Employer Retaliation in Winston-Salem Workers’ Compensation Cases
Filing a workers’ compensation claim is a legal avenue provided to workers who are injured while performing duties in the scope of their employment. However, due to the threat of increased insurance rates, or even a bad reputation, an employer may respond to the filing of a workers’ compensation claim in a negative way.
If the negative actions of the employer adversely affect you, you may have a case for employer retaliation in Winston-Salem workers’ compensation cases. A detail-oriented attorney could review your claim to help you determine whether you have a viable case.
Actions that Constitute Workers’ Compensation Retaliation
Not every action taken by an employer is considered retaliation. Pursuant to N.C. Gen. Stat. § 95-240, the following are actions which may constitute retaliation:
- Termination from the job
- Suspension from the job
- Demotion from a former position
- Relocation from a previously attended work location
In addition, any action taken by the employer which adversely affects the employee’s benefits or conditions of employment may also constitute an illegal practice. Speak with a lawyer today for more information about employer retaliation in Winston-Salem workers’ compensation cases.
Overcoming the Winston-Salem At-Will Employment Obstacle
North Carolina law states that employees are at-will to an employer. That is, they share no working contract with the employer and thus can be hired, and fired, at-will and without cause.
If an injured worker was terminated following the filing of a workers’ compensation claim, the first obstacle is proving to a trier of fact that their termination was the sole and proximate result of the workers’ compensation filing. Employees of government entities or other official state offices may be able to avoid this obstacle if they are under an employment contract and thus not an at-will employee.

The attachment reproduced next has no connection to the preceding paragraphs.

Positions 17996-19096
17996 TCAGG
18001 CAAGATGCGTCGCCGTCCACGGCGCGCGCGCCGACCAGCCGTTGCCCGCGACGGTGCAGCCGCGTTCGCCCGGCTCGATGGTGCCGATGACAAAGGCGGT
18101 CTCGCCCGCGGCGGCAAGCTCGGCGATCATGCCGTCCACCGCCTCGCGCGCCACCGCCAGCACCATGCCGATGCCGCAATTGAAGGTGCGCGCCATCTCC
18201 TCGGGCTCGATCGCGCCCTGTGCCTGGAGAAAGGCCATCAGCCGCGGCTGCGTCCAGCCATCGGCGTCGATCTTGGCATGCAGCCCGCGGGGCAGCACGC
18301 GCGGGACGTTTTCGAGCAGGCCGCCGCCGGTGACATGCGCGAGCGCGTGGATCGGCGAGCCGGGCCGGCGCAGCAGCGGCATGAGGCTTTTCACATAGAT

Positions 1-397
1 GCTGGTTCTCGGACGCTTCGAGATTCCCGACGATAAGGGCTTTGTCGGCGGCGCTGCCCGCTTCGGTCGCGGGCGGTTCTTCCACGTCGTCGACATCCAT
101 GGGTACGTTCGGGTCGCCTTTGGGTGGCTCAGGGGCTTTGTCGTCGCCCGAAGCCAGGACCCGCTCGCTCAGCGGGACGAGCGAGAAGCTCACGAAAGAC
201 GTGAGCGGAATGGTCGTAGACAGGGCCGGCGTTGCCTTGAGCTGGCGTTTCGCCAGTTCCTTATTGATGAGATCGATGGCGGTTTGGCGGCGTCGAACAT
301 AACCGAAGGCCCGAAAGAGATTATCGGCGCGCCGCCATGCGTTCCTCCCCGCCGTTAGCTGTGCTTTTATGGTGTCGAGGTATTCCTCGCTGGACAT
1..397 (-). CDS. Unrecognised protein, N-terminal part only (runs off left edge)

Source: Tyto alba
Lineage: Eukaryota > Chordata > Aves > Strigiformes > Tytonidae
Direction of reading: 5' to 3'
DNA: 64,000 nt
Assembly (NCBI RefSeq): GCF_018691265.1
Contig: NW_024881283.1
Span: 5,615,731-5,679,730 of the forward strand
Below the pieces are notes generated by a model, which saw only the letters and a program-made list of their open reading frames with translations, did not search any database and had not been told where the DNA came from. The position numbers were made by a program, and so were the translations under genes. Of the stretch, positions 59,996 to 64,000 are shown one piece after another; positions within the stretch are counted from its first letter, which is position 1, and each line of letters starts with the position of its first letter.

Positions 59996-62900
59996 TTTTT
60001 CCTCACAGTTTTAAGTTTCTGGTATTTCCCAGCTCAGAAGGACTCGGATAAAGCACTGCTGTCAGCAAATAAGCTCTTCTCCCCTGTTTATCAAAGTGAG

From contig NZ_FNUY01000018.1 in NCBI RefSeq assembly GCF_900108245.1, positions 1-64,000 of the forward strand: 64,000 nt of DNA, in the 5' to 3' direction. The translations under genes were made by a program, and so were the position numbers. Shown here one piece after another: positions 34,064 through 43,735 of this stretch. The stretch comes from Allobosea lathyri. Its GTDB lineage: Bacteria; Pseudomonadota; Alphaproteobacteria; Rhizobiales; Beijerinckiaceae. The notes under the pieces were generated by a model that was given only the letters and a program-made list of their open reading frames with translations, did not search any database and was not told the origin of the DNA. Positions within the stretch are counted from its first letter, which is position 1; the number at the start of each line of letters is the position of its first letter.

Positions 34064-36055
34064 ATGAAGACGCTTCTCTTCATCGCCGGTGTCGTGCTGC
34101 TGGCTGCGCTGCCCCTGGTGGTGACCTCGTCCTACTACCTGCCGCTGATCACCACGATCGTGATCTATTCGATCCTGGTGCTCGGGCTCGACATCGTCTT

Complaint to the Labor Commissioner
The second step in fighting employer retaliation is receiving permission from the Labor Commissioner to sue. Once an employee discovers their employer’s adverse actions, they have a duty to file a complaint with the Labor Commissioner no later than 180 days from that date.
The Commissioner will perform an investigation and, if they do not believe the claim, will dismiss the workers’ complaint and issue the worker a right-to-sue letter. If the Commissioner does believe in the truthfulness of the claim, pursuant to N.C. Gen. Stat. § 95-242 they will:
- Try to mitigate the employer’s actions by contacting the employer to participate in reconciliation discussions
- Notify the parties that reconciliation is not possible and will either file a lawsuit against the employer directly or issue the employee a right-to-sue letter
Complaint to the Court
After the right-to-sue letter is issued, according to N.C. Gen. Stat. § 95-243, the aggrieved worker has 90 days to file a lawsuit against the employer. Alternatively, the worker has 90 days to file a lawsuit after notification from the commissioner that the reconciliation they facilitated was unsuccessful.
Workers who file a lawsuit against their employer for retaliation have the right to demand a trial by their peers and must file the lawsuit in the superior court of the county where the retaliation occurred, where the worker lives, or where the employer’s primary business is located.
Get Help with Employer Retaliation in Winston-Salem Workers’ Compensation Cases
Employees who are injured and filed a workers’ compensation claim are legally protected from employer retaliation, even if they only threaten to file a workers’ compensation claim.
If you experienced employer retaliation in a Winston-Salem workers’ compensation case, you have the right to inform the Labor Commissioner of the actions taken against you and the right to sue your employer with permission from the commissioner. For help understanding your rights and options in employer retaliation in Winston-Salem workers’ compensation cases, speak with a local workers’ compensation attorney.